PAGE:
US 722592 A
Description (OCR text may contain errors)
110 322,592 j fATEN'IED MA ..'1o, 1-903.
B. v; KOSTKA. I SIGN LETTER.
' APPLICATION FILED MAR. 29, 1902.
UNITED STATES PATENT OFFICE.
BOHUMIL V. KOSTKA, OF NEW YORK, N. Y.
SPECIFICATION forming part of Letters Patent No. 722,592, dated March 10, 1903.
Application filed March 29, 1902.
To all whom it may concern:
Be it known that I, BOHUMIL V. KOSTKA, a citizen of the United States, residing at New York,in the State of New York, have invented a new and useful Improvement in Sign-Letters, of which the following is a specification.
This invention relates generally to signs, and more particularly to a sign-letter, the object being to provide a gilt-enameled letter which shall be strong, light, and durable, one which can be quickly and easily attached to and detached from the sign board or base, one which can be attached to either a wire, wood, or glass base, and one which will produce a highly artistic effect.
With these various objects in view the invention consists, essentially, in providing a sheet-metal letter, preferably of concavo-convex form, the convex side being gilded or otherwise coated, the concave or hollow side having a bar arranged therein and to which the fastening-wires are connected.
The invention consists also in certain details of construction hereinafter fully described, and pointed out in the claims.
In the drawings forming part of this specification, Figure 1 is a view showing in elevation a portion of a sign constructed in accordance with my invention. Fig. 2 is a rear view of a sign-letter constructed in accordance with my invention. Fig. 3 is a detail View, partly in perspective and partly in section, illustrating the practical application of my invention. Fig. 4 is a vertical sectional view taken through one member of a letter constructed in accordance with my invention. Fig. 5 is a horizontal sectional view taken through one member and illustrating the manner of securing the sign-letter to a wooden base. Fig. 6 is a detail view, partly in section and partly in perspective, illustrating the peculiar formation of the letters.
Heretofore in making gold signs the letters have usually been made of wood and gilded, said letters being secured to the wirescreen base by means of staples driven into the rear face of the letters. This method of construction is objectionable, for the reason that the staples often split the Wood owing to the cross-grain of the wood, and,furthermore, the letters work loose from the staples. Another objection to the wooden letter is its great weight.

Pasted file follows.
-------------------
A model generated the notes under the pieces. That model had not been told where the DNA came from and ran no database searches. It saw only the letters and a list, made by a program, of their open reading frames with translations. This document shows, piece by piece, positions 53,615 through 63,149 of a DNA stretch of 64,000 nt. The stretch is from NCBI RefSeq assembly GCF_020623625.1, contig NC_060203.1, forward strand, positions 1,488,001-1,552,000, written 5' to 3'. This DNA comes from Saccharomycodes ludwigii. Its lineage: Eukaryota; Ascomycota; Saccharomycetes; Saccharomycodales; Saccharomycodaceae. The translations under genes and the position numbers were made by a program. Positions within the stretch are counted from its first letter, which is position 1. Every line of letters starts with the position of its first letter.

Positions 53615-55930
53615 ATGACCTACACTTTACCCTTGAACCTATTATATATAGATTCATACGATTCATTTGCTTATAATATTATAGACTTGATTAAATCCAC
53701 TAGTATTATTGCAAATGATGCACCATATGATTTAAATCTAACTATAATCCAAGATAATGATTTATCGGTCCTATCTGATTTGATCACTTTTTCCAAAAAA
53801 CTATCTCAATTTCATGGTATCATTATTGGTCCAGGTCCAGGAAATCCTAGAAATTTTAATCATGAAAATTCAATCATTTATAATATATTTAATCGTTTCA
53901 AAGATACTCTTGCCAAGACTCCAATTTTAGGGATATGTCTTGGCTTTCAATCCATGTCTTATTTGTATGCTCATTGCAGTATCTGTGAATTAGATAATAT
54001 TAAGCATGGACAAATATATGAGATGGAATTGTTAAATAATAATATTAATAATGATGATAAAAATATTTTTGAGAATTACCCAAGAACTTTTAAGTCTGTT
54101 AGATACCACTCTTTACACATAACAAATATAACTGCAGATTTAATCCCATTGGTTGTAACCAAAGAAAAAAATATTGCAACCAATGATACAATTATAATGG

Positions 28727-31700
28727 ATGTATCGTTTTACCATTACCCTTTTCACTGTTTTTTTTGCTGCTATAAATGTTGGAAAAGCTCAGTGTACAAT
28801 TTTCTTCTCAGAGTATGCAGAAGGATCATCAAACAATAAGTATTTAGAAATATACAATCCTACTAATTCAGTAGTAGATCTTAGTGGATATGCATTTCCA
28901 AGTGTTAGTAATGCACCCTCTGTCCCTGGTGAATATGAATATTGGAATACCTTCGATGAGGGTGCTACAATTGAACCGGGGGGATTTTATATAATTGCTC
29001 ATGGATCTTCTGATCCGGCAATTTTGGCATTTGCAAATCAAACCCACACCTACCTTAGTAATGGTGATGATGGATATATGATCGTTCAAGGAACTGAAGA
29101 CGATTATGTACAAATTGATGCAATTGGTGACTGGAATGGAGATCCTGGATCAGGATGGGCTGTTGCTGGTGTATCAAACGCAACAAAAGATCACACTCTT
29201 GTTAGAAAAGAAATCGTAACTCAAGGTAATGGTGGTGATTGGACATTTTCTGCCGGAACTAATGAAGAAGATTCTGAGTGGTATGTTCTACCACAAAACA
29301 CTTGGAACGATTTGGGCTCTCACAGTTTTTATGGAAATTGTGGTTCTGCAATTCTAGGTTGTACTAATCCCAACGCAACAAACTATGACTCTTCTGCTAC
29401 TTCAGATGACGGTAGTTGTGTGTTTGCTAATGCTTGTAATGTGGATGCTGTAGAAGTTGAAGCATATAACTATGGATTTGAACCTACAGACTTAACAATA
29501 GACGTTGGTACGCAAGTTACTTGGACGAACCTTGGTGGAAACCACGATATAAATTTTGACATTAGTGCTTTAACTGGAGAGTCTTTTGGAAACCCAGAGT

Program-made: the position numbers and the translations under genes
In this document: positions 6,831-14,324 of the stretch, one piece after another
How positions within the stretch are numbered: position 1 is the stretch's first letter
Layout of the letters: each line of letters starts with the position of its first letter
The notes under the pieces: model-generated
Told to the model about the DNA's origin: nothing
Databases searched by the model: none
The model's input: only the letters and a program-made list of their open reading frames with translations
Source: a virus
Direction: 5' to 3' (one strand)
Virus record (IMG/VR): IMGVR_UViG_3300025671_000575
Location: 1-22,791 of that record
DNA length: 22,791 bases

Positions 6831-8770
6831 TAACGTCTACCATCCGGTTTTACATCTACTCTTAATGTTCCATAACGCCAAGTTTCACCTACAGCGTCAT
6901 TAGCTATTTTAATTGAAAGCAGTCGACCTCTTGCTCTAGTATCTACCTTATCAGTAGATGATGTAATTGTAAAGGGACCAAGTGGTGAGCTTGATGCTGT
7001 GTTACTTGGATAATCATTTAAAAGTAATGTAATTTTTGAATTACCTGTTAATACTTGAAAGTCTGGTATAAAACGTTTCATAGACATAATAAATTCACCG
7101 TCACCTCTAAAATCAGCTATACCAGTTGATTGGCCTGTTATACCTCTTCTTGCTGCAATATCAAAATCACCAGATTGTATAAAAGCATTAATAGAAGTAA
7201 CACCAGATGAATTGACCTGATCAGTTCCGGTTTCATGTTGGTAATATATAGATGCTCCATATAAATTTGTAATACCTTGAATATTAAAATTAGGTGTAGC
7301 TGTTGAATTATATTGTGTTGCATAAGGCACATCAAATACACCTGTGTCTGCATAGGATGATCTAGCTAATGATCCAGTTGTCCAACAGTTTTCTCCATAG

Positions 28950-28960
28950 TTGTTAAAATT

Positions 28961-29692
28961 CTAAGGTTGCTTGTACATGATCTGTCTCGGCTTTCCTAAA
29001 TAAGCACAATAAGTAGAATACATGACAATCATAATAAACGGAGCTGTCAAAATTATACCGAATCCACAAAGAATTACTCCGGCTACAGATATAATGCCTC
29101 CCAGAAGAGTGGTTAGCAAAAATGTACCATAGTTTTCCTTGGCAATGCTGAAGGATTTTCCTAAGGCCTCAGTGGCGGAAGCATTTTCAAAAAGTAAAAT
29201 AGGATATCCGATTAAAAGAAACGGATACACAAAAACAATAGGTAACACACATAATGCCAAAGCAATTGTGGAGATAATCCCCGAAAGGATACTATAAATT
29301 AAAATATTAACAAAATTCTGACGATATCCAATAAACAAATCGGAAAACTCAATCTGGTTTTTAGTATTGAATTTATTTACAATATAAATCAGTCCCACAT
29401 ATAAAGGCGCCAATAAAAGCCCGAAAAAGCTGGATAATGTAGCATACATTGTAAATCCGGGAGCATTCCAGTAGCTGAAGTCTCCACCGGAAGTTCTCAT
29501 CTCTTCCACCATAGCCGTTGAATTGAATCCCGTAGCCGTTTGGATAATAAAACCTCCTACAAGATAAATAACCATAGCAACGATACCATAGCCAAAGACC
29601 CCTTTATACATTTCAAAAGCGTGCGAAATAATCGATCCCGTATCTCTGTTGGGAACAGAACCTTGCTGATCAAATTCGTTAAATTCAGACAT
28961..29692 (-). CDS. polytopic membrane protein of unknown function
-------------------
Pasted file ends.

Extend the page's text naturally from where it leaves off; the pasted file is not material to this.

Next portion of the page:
In carrying out my invention I employ a Serial No. 100,582. (No model.)
metal letter A, which is preferably constructed from a thin piece of sheet copper into the desired pattern and is preferably made concavo-convex in form, which is more clearly illustrated in the drawings, and the convex side A is coated with a suitable gilding and burned, thereby imparting a highly ornamental and artistic finish to the letter. A. rod or bar B is attached to one or more members of the letter upon its concave or hollow side, said rod or bar having its ends bent in, as shown at B, and attached to the inner face of the letter, as most clearly shown in Figs. 3 and 4t, and it will be noted that this rod or bar rests entirely within the said hollow face or side of the letter.
0 indicates the fastening-wires, which are twisted around the rod or bar B and around the wire-network base D, as shown in Figs. 1 and 3, or they may be passed through the wooden base E, as indicated in Fig. 5.
By having the rod or bar B entirely within the hollow face of the letter the edges of the letter are brought firmly against the base, when the said letters are fastened to the base by means of the wires 0. If it is desired to attach the letters to a glass base, small holes can be drilled through the glass, or cement may be employed.
7 A letter constructed as herein shown and described is more durable than the gilded wooden letters now in common use, is lighter, and can be attached and detached more quickly.
Having thus fully described my invention, what I-claim as new, and desire to secure by Letters Patent, is
1. In a sign, the combination with a netwire base, a sign-letter having a concaved rear face, bars extending .across said concaved portion and adjacent the plane of the edges of the letters and means for securing said bars to the wire-network.
2. In a sign, the combination with a wire network base, letters having concaved rear faces, bars lying within said concaved portions and extending from the top to the bottom of the letters and adapted to bear against the wires of the base.
BOHUMIL V. KOSTKA.
OTTO BRAZOLA, JOSEPH TLASKAL.